Summary: Constraints on hand movements affect object-meaning processing, a finding that supports embodied cognition theory.

Source: Osaka Metropolitan University

How do we understand words? Scientists don’t fully understand what happens when a word pops into your mind. A research team led by Professor Shogo Makioka at Osaka Metropolitan University’s Graduate School of Sustainable Systems Science wanted to test the concept of embedded cognition.

Embodied perception refers to how people understand the words of objects through their interactions with them, so the researchers designed an experiment to observe the process of word interpretation when participants had limited ways of interacting with objects.

Words are defined in relation to other words; A “cup” could be, for example, “a container made of glass, used for drinking.” But you can only use a cup to drink water from a cup if you bring it to your mouth in your hand, or if you drop the cup and realize that it will break on the floor.

Without understanding this, it will be difficult to create a real cup-handling robot. In artificial intelligence research, these issues are known as signal grounding problems, which represent signals in the real world.

How can people achieve symbol lands? Cognitive psychology and cognitive science present the concept of cognition, objects give meaning in association with the body and the environment.

To test involved perception, the researchers conducted experiments to see how the participants’ brains responded to words describing objects that could be controlled by their hands when their hands were free to move compared to when they were restricted.

“Developing a method to measure and analyze brain activity was very difficult. The first author, Ms. Sai Onishi, worked diligently to develop a method to measure brain activity with sufficient accuracy,” explained Prof. Makioka.

In the experiment, two words such as “cup” and “broom” were presented to the participants on the screen. They were asked to compare the relative sizes of the objects the words represented and verbally answer which was larger—in this case, “broom.”

This shows when people think of a glass of water and a broom.
When asked which word represented the largest object, participants responded faster when their hands were free (left) than when their hands were restrained (right). Constraining hands reduces brain activity during word processing in left brain areas associated with tools. Credit: Makioka, Osaka Metropolitan University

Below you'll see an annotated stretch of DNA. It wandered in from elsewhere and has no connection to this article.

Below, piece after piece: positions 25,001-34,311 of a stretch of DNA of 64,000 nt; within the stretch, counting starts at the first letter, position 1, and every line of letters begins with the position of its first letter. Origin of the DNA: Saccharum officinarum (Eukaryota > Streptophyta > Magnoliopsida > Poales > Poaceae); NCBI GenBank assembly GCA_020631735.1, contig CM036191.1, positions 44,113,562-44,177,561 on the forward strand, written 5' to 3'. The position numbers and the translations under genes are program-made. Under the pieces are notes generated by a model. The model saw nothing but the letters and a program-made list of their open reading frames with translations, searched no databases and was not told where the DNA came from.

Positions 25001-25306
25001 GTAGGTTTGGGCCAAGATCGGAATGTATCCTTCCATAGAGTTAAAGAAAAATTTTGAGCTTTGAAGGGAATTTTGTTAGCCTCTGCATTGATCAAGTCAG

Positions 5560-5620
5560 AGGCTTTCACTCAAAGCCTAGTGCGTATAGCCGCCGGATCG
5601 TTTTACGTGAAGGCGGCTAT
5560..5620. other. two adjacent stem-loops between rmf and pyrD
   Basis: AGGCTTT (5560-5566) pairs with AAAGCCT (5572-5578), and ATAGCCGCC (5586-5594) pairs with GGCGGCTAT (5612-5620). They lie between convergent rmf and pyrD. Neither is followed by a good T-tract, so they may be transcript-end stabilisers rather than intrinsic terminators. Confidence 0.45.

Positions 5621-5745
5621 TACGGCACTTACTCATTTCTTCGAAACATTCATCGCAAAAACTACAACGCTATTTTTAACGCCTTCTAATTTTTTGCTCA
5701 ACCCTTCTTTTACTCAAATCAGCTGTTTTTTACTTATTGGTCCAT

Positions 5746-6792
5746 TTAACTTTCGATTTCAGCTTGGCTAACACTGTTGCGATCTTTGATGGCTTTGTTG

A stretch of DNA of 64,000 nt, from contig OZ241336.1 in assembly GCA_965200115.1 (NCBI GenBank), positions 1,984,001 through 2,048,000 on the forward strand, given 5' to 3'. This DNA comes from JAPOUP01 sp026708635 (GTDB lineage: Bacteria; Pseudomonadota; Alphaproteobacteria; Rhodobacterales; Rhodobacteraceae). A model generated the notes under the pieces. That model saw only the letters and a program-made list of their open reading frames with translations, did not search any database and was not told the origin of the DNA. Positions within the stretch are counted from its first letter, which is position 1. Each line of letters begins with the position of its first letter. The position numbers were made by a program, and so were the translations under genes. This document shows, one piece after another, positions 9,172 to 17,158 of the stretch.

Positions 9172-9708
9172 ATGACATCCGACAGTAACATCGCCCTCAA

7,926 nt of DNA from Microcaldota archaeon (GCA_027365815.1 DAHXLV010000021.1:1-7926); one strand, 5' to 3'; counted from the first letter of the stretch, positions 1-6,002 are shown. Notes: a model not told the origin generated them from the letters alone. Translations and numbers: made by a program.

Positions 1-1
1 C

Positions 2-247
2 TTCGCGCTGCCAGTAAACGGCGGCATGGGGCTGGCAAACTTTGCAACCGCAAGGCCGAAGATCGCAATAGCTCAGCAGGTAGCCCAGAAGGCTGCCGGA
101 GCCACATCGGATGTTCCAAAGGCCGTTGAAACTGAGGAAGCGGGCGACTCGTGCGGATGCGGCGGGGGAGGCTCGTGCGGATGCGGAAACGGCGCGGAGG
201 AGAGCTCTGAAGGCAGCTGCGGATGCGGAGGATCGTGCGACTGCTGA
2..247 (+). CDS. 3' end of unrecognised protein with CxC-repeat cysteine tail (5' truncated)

Comparisons are made between the words, to see how each type is made, describing two types of things, hand-printed things like “cup” or “broom” and hand-printed things like “building” or “candlestick”.

During the tests, the participants put their hands on a table, where they are free or restricted by a clear acrylic plate. Participants were forced to think of both objects and compare their sizes to work out the meaning of each word in order to answer which of the two words represented the larger object when presented on the screen.

Brain activity is measured by functional near-infrared spectroscopy (fNIRS), which has the advantage of taking measurements without imposing additional physical constraints.

The measurements focused on the interparietal sulcus and the left inferior lobule (supramarginal gyrus and angular gyrus), which control instrumental-related semantic processing.

Verbal response speed was measured to determine how quickly the participant responded after the words appeared on the screen.

The results showed that left brain activity in response to manual manipulations was significantly reduced by manual restraints. Verbal responses are also affected by manual limitations.

These results indicate that hand movement restriction affects the object-meaning process, which supports the idea of ​​integrated cognition. These results show that embedded cognition as well as artificial intelligence can be effective in learning the meaning of objects.

So cognitive research news

Author: Yoshiko Tani
Source: Osaka Metropolitan University
Contact: Yoshiko Tani – Osaka Metropolitan University
Image: The image is credited to Makioka, Osaka Metropolitan University

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This shows a sad woman

Preliminary study: Open Access.
Hand restraint reduces brain activity and impairs the speed of verbal responses in translation tasks.” by Sai Onishi et al. Scientific reports


Draft

Hand restraint reduces brain activity and impairs the speed of verbal responses in translation tasks.

According to the empirical theory of cognition, the process of definition is closely connected with the movements of the body. For example, restricting hand movement inhibits the ability to remember things that can be done with the hands. However, physical limitations have not been shown to reduce brain activity related to semantic learning.

Using functional infrared spectroscopy, we measured the effects of hand restraint on localization processing in the parietal lobe.

Pairs of words representing manual (e.g., cup or pencil) or non-manual (e.g., windmill or fountain) objects were presented and participants were asked to identify which object was larger.

Reaction time (RT) and activation of the left intraparietal sulcus (LIPS) and left inferior parietal lobule (LIPL), supramarginal gyrus and angular gyrus in the judgment task were analyzed. We found that restricting that hand movement inhibited brain activity in LIPS to hand-movable objects and affected RT in the size judgment task.

These results suggest that physical limitation reduces the activity of brain regions involved in divorce. Hand inhibition can inhibit motor simulation, which, in turn, inhibits body-related localization.

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